Boris Johnson tells German officials that Brexit is a ‘mess’ – reports
The gaffe-prone foreign secretary, who famously championed Brexit, has seemingly undermined the cause in a private meeting with German officials held in Berlin, according to The Telegraph. The meeting took place in November 2016 or in April last year, when Johnson reportedly urged officials to turn Brexit into an economic opportunity.
The German representatives are understood to have declined his proposal, fearing that they could impede the mandate of chief EU negotiator Michel Barnier.
One of Johnson’s allies, however, has sternly denied the allegations, saying on Tuesday evening that the report was a smear. Johnson’s friend told The Telegraph: "These old claims will be rightly dismissed as nonsense by anyone sensible. Boris knows Brexit will be a great success and is committed to taking back control of our money, laws and borders."
The report comes as Johnson was accused of being incoherent and having “double-standards” when he delivered his Brexit speech last week. During his address, he optimistically said that Britain would reap economic benefits from Brexit, while he dismissed any proposal for a second EU referendum on the final UK-EU deal.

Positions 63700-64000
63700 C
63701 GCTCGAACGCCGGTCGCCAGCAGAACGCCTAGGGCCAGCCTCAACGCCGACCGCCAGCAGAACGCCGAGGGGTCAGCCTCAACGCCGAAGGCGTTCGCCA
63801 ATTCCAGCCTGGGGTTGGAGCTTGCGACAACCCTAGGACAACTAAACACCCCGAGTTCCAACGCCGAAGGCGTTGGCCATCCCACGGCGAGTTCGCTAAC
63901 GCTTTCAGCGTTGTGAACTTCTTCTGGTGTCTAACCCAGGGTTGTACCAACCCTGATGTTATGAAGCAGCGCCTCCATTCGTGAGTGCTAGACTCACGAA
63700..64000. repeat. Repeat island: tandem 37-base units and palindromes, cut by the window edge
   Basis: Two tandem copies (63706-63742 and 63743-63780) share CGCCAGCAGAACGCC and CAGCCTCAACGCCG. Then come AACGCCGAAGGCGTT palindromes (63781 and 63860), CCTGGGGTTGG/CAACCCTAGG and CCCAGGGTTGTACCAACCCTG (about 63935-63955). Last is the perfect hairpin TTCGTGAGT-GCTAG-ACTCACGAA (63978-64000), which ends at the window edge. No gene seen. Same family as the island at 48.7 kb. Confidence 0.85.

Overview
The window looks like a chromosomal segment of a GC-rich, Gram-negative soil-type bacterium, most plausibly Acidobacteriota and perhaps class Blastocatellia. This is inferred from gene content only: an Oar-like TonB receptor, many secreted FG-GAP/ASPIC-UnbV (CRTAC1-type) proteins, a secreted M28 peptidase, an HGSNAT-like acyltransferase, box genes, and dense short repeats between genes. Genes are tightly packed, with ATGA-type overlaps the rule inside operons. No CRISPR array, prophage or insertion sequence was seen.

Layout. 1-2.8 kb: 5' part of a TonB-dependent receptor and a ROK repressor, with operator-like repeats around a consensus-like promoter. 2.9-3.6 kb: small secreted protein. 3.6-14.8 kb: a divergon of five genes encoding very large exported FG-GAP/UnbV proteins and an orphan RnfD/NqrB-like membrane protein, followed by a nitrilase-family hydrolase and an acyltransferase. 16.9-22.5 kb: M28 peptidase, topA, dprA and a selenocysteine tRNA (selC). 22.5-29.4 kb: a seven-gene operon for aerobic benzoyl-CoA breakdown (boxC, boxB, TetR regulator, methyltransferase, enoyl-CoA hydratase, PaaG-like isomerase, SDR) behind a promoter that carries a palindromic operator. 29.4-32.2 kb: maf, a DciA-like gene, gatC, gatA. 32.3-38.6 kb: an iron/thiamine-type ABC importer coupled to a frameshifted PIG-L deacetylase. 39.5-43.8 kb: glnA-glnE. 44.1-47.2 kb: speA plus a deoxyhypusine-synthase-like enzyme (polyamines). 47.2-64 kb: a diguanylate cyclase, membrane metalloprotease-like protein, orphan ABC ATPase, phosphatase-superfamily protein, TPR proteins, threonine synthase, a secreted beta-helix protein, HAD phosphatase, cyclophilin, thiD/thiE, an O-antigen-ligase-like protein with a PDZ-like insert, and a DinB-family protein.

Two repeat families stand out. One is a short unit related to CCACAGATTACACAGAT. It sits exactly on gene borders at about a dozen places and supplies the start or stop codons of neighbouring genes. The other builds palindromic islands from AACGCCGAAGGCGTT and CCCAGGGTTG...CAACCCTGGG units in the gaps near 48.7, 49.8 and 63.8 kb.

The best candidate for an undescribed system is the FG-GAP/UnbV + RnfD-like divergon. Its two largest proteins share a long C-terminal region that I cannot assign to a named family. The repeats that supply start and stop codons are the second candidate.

Politicians and influential journalists branded the speech “a waste of time” and claimed the MP for Uxbridge and South Ruislip is clueless about the internal workings of the EU, actor and writer David Schneider highlighted Johnson’s tendency to U-turn on his statements.
Boris Johnson makes speech saying he is convinced that reversing Brexit would be an absolute betrayal. As is traditional, he has also written a speech saying the opposite.— David Schneider (@davidschneider) February 14, 2018
Meanwhile, the UK government is reportedly set to announce a major climbdown on the rights of EU citizens during the Brexit transition period. Prime Minister Theresa May is said to have refrained from entirely rejecting Brussels’ request that EU citizens arriving in Britain during the transition period would enjoy the same rights as those who arrived before it.
If the EU’s request is approved, the move would represent another capitulation to Brussels by May in the context of the ongoing negotiations.
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